March 16, 2007 | Comments ()

By Dustin Rowles | Trade News | March 16, 2007 |


The first item is on the sketchy side, so I’m going to link to Cinema Blend and let you blame those good folks if the project fails to materialize, but there is apparently talk of a Forrest Gump sequel, word of which I understand will send many a Pajiba reader to knotsmiths and other capable experts in unbundling panties. In fact, when we put together our 10 Worst Blockbusters of All Time last year, we never let on what was number eleven. Well, it was Forrest Gump, and the reason it didn’t break the top 10 was largely because it had no votes from yours truly. What can I say? I can’t, in good consciousness, relegate a film with Jackson Browne on its soundtrack to the blockbuster heap. And sure, it’s the third biggest offender (after Napoleon Dynamite and Jerry Maguire) for inflicting upon our collective pop psyches torturous catch-phrases that nag like meth-addicted toddlers jonesing for a Happy Meal, but that “Running on Empty” scene still worked for me, even if nothing else did. (“I had run for three years, two months, 14 days, and 16 hours. ‘I’m pretty tired. … I think I’ll go home now.’”)

Anyway, Eric Roth apparently wrote a script for a follow-up several years back based on Winston Groom’s second Gump novel, Gump and Co., but the project fell apart due to legal skirmishes. Well, evidently the powers that be have put aside their petty differences in pursuit of a quick buck and have thus decided to pull the project out of development hell. So we may yet get to see Forrest run through the 80s and 90s, where he will no doubt become a footnote to the cultural touchstones of the last 20 years: The dry-cleaner responsible for neglecting Monica Lewinsky’s semen-stained dress and an able bystander who pulls dozens out of the WTC wreckage. There is no word on whether Tom Hanks will return, but if he doesn’t, I’m sure Christopher McDonald would be available for a straight-to-DVD sequel. Perhaps by then we will have a mush-brained intern with a slow-death wish who can handle the live reviews for Pajiba.

In other sequel news (because original ideas are apparently endangered), George Miller has confirmed that Mad Max 4 will happen and that Mel Gibson will not be in it. I’m probably not the right person to discuss the sequel, because the only memories I have of Mad Max involve vague recollections of a lot of sand and Tina Turner, which doesn’t sound like an amazing film unless Turner is beating the shit out of Ike in a sandstorm. Weren’t there dune buggies, too? And Sting — no, that was the other sand epic. They all run together now. Sorry, Dukes of Hazzard: The Beginning swiss-cheesed my brain. Whatever — there isn’t a lot else to report about the project except that Miller wants to find a nice young rising star to take on the role of Max. There is speculation that it might be Paul Walker, who Miller calls “the real deal,” which suggests to me that Tina Turner may have beat the shit out of him a few too many times.

In the box-office round-up, anyone who decided to get out of bed this week probably already knows that 300 opened last weekend with $70 million, making it the third largest R-rated opening and the largest March opening of all time. Kudos to Dan for his fine review and his refusal to read into the film a lot of nonexistent political themes just for the sake of a little rabble-rousing. It looks like the commenters took care of that themselves; in fact, I never knew that so many folks took their Greek history so seriously. Last week’s other opener, The Ultimate Gift managed only $1.2 million, which is probably more than “a Hallmark card adapted by Mitch Albom into a song that’s belted out by Celine Dion right after she watches a puppy get flattened by an ice cream truck” deserved.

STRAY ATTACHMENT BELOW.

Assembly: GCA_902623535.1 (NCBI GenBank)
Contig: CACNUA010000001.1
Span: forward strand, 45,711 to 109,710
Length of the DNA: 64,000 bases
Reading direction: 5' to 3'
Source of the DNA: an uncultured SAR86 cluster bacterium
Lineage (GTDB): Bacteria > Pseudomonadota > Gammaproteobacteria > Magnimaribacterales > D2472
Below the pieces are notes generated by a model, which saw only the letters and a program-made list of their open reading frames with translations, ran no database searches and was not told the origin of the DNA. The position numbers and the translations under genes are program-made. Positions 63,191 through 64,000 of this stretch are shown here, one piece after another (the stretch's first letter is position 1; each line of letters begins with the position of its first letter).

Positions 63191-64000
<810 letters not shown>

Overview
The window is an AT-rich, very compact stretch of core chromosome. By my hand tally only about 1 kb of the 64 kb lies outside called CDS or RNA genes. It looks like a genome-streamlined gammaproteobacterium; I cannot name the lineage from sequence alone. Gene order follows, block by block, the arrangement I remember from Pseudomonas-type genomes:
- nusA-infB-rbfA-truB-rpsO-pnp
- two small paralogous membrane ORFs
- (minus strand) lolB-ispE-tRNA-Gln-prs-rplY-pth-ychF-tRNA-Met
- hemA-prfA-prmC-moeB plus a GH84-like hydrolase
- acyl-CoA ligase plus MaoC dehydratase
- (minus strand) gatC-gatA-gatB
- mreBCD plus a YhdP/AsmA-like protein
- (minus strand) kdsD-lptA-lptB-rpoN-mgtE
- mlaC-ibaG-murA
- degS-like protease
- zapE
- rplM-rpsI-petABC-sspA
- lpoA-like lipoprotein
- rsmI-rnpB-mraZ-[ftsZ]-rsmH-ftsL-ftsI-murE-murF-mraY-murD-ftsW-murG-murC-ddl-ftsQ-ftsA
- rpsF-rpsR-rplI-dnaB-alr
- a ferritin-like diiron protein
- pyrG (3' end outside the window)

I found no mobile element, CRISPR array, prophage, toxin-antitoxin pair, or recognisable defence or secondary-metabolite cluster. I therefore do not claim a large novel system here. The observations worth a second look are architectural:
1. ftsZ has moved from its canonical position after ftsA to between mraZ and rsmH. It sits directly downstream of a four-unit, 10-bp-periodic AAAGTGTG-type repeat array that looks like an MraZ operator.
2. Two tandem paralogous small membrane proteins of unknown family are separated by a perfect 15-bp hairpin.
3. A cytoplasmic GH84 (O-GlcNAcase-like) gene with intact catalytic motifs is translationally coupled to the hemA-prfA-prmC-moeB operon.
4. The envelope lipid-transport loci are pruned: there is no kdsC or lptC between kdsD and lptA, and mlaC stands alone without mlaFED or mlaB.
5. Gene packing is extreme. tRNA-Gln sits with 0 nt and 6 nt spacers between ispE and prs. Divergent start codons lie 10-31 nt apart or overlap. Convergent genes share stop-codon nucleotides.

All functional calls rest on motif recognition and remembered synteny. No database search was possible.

This weekend has only a few tepid offerings, in light of the NCAA tournament’s opening weekend (Duke — oooof!). The big opener is Sandra Bullock’s Premonition, which is yet another time-fuck flick, following the unintentional comedy tour de force, Lake House. I understand that in Premonition Julian McMahon dies in a tragic car accident but crawls out of a mailbox two years later completely unscathed. Chris Rock also makes another stab at leading man in I Think I Love My Wife, though I think we can all agree that what we really want from Rock is a sequel to Pootie Tang. We can call it Wang Dang Sweet Pootie Tang. And, finally, James Wan’s Dead Silence looks like it’s trying to capitalize on the success of Letterman’s Ventriloquist week with perhaps the first and only ventriloquist torture-porn flick ever to hit the big screen.

Finally, a few months ago, I shared my excitement about Jake Kasdan’s next project, The TV Set, a David Duchovny flick about Kasdan’s own experiences trying to get a pilot made into a television show (based, I think, on the Zero Effect pilot, as well as directing “Freaks and Geeks.”) Well, it’s coming out in a few weeks, and from the looks of the trailer, it appears to bear some resemblance to this season’s storyline on “Extras.” In either respect, it has Judy Greer and Justine Bateman in it — do you need another reason to see it? Check out the trailer:

Finally, because it is movie-related, I’ve got to toss in a link to this QuizLaw story, which shows just how eerily similar a sentencing hearing can be to The Breakfast Club.

Dustin Rowles is the publisher of Pajiba. He lives with his wife in Ithaca, New York. You may email him, or leave a comment below.

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Trade News | March 16, 2007 | Comments ()



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